What do these two topics have in common? More than you might think.
The obvious is that neither has arrived yet.
There is no proof of existence of either, you have to take it on faith.
Neither will be here tomorrow. take my word for that.
A story at http://www.reuters.com/article/2011/05/23/uk-linkedin-security-idUSLNE74M02820110523 explains how dreadfully poor security practices at LinkedIn can allow someone to simply steal a cookie from your computer and they can log in as you, potentially for up to a year.
There are 2 aspects to the problem. First, LinkedIn set the cookies to expire in a year. That’s a very long time for a cookie to be active for log in purposes. The second problem is that the cookie is not encrypted and that means nobody in Linked In is paying attention to security at all.
The real irony is that you would figure the CEO, CTO, or CIO of LinkedIn would know how to network with at least a few of the numerous security experts that use the site, but alas that hasn’t happened.
In fact, you would think that somebody at LinkedIn would have learned from Firesheep, but no, after login, sessions are still using http, rather than https. According to the Reuters article, LinkedIn claims to take customer security seriously, however their actions speak louder than their words. LinkedIn also claims to be boosting security in the coming months, but July 2025 is a coming month too.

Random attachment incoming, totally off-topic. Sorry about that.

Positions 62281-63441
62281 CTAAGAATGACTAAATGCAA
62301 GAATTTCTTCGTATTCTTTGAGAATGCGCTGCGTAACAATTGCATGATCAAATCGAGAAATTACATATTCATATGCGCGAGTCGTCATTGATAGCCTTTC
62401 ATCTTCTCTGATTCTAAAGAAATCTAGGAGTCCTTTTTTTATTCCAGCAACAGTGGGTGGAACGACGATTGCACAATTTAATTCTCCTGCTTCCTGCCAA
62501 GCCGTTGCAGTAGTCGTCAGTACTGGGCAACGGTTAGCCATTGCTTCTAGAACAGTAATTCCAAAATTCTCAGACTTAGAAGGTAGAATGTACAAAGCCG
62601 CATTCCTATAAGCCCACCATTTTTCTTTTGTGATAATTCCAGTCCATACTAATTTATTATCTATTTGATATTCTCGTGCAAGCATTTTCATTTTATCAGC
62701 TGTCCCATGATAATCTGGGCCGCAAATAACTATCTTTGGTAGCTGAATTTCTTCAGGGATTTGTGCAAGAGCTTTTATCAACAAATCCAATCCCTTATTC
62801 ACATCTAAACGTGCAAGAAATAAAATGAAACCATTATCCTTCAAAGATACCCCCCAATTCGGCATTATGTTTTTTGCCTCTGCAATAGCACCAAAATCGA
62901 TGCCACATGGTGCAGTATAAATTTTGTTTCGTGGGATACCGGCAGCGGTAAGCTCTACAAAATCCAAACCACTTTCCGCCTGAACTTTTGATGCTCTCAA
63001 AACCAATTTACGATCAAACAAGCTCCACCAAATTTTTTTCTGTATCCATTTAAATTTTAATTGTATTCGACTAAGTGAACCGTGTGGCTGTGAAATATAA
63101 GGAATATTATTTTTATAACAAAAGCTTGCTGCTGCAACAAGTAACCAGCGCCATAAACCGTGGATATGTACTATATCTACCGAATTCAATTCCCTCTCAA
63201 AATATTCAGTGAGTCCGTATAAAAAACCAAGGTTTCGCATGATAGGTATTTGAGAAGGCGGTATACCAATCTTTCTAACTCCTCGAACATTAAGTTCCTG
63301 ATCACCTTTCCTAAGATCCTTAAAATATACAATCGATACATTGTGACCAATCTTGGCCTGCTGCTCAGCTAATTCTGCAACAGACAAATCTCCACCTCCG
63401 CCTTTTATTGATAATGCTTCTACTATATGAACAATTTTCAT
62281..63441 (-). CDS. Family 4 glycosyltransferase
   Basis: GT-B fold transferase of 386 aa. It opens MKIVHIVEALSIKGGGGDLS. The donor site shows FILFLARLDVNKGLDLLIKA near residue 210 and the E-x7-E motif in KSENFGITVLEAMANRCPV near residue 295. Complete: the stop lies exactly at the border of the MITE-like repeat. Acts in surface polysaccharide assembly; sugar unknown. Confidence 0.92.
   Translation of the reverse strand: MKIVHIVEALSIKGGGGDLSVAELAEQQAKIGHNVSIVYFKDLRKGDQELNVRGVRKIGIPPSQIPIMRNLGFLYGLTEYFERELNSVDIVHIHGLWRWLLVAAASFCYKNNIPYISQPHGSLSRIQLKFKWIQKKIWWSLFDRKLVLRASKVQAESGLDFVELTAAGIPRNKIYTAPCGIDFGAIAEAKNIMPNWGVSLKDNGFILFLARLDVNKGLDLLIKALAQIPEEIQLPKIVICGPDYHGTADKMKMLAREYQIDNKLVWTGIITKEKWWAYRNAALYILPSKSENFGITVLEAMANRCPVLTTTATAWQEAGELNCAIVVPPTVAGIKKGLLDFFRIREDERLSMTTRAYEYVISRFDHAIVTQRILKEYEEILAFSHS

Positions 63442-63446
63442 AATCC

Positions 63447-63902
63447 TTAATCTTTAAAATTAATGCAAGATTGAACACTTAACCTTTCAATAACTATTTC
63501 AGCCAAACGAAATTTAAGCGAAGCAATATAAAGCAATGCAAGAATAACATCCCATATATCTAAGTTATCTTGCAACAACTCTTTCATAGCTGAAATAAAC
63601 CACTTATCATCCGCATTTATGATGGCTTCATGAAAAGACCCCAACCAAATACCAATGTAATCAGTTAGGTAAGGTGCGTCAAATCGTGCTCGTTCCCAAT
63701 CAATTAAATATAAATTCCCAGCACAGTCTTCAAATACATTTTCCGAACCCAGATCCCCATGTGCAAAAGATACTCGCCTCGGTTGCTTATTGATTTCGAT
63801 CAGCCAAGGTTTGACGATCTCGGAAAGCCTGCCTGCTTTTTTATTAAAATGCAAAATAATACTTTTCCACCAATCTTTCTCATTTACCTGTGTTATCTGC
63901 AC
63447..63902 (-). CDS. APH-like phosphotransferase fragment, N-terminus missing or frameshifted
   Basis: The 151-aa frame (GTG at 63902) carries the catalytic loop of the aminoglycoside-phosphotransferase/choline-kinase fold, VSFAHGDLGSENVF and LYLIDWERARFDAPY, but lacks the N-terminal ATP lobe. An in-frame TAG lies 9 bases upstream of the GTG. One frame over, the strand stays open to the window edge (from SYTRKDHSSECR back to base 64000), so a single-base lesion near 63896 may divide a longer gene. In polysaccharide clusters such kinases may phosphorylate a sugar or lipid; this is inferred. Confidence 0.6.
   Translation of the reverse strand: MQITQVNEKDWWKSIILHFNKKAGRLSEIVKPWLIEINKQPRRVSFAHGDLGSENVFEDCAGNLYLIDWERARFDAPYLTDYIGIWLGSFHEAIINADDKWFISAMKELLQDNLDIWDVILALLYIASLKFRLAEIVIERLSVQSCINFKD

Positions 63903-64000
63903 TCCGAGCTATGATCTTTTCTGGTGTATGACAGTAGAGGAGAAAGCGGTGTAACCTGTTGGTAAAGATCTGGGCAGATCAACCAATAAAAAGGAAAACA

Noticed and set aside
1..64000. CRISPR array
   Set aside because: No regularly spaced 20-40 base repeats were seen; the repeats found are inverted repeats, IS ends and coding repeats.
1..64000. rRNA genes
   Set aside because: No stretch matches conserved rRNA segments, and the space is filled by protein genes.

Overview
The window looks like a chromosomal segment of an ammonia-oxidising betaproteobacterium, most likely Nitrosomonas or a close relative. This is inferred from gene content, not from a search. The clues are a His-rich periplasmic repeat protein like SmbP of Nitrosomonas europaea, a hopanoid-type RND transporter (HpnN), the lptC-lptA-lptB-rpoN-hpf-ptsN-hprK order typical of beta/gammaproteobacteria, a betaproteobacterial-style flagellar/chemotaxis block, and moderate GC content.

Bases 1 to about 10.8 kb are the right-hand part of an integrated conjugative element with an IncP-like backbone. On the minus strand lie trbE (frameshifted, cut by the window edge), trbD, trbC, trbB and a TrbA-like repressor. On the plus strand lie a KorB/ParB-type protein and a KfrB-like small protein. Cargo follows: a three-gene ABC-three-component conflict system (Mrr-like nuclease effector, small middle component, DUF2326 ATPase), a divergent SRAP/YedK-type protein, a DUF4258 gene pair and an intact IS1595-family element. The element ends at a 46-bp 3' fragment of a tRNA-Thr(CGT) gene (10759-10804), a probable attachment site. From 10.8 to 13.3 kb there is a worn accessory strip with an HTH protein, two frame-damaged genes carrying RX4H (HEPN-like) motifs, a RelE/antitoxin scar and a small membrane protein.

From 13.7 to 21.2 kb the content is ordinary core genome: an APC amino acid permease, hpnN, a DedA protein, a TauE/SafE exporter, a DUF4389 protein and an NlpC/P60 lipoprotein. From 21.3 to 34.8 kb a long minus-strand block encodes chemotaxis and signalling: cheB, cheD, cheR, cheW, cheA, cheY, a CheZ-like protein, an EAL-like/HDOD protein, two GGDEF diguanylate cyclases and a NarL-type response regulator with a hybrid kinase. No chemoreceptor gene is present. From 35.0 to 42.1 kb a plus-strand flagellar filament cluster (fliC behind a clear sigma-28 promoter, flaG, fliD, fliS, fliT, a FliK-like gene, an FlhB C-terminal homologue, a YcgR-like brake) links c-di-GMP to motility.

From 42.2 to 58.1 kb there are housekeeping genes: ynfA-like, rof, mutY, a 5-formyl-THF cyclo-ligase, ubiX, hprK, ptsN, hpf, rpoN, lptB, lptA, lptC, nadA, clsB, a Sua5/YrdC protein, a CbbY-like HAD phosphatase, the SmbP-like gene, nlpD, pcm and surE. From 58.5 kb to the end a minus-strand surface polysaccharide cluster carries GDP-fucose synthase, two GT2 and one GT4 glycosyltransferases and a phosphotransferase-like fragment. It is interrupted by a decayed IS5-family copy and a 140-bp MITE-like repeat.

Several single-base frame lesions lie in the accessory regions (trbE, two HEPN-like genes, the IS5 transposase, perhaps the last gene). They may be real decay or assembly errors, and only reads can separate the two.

For the time being if you want to use LinkedIn safely then you need to be sure you delete the cookies when you close your browser and never, ever, ever use LinkedIn on an unsecured wireless network. Unsecured wireless networks include your home WIFI if you are not using WPA2 encryption at home.
Director of Technical Education
Cyber Threat Analysis Center
ESET North America
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